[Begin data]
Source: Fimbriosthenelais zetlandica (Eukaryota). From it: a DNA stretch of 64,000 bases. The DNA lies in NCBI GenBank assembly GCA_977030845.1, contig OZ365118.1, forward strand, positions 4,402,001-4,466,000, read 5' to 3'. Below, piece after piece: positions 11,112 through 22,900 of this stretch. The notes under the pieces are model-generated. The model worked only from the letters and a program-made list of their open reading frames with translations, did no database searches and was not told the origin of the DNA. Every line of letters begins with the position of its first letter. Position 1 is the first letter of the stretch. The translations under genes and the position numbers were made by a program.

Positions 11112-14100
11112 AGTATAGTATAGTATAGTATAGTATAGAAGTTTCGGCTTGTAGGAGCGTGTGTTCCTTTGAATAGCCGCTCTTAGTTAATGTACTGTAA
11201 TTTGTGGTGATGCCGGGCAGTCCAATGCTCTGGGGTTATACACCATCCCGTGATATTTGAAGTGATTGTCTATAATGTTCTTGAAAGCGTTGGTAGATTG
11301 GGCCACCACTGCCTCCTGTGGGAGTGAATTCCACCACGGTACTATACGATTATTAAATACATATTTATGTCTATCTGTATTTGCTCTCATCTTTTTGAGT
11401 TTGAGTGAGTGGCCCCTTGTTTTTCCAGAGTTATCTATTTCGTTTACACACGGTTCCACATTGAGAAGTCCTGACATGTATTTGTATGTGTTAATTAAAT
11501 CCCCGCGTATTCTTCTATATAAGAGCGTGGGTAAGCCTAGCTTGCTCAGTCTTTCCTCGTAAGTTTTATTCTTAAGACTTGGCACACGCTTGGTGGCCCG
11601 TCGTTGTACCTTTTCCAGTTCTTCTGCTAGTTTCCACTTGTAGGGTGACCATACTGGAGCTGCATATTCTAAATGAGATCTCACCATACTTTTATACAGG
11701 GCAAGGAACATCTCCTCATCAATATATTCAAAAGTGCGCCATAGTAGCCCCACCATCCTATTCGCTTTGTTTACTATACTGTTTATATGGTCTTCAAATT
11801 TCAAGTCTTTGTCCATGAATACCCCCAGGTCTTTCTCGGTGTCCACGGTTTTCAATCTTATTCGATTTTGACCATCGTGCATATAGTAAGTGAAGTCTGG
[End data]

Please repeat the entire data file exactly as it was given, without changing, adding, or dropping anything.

Source: Fimbriosthenelais zetlandica (Eukaryota). From it: a DNA stretch of 64,000 bases. The DNA lies in NCBI GenBank assembly GCA_977030845.1, contig OZ365118.1, forward strand, positions 4,402,001-4,466,000, read 5' to 3'. Below, piece after piece: positions 11,112 through 22,900 of this stretch. The notes under the pieces are model-generated. The model worked only from the letters and a program-made list of their open reading frames with translations, did no database searches and was not told the origin of the DNA. Every line of letters begins with the position of its first letter. Position 1 is the first letter of the stretch. The translations under genes and the position numbers were made by a program.

Positions 11112-14100
11112 AGTATAGTATAGTATAGTATAGTATAGAAGTTTCGGCTTGTAGGAGCGTGTGTTCCTTTGAATAGCCGCTCTTAGTTAATGTACTGTAA
11201 TTTGTGGTGATGCCGGGCAGTCCAATGCTCTGGGGTTATACACCATCCCGTGATATTTGAAGTGATTGTCTATAATGTTCTTGAAAGCGTTGGTAGATTG
11301 GGCCACCACTGCCTCCTGTGGGAGTGAATTCCACCACGGTACTATACGATTATTAAATACATATTTATGTCTATCTGTATTTGCTCTCATCTTTTTGAGT
11401 TTGAGTGAGTGGCCCCTTGTTTTTCCAGAGTTATCTATTTCGTTTACACACGGTTCCACATTGAGAAGTCCTGACATGTATTTGTATGTGTTAATTAAAT
11501 CCCCGCGTATTCTTCTATATAAGAGCGTGGGTAAGCCTAGCTTGCTCAGTCTTTCCTCGTAAGTTTTATTCTTAAGACTTGGCACACGCTTGGTGGCCCG
11601 TCGTTGTACCTTTTCCAGTTCTTCTGCTAGTTTCCACTTGTAGGGTGACCATACTGGAGCTGCATATTCTAAATGAGATCTCACCATACTTTTATACAGG
11701 GCAAGGAACATCTCCTCATCAATATATTCAAAAGTGCGCCATAGTAGCCCCACCATCCTATTCGCTTTGTTTACTATACTGTTTATATGGTCTTCAAATT
11801 TCAAGTCTTTGTCCATGAATACCCCCAGGTCTTTCTCGGTGTCCACGGTTTTCAATCTTATTCGATTTTGACCATCGTGCATATAGTAAGTGAAGTCTGG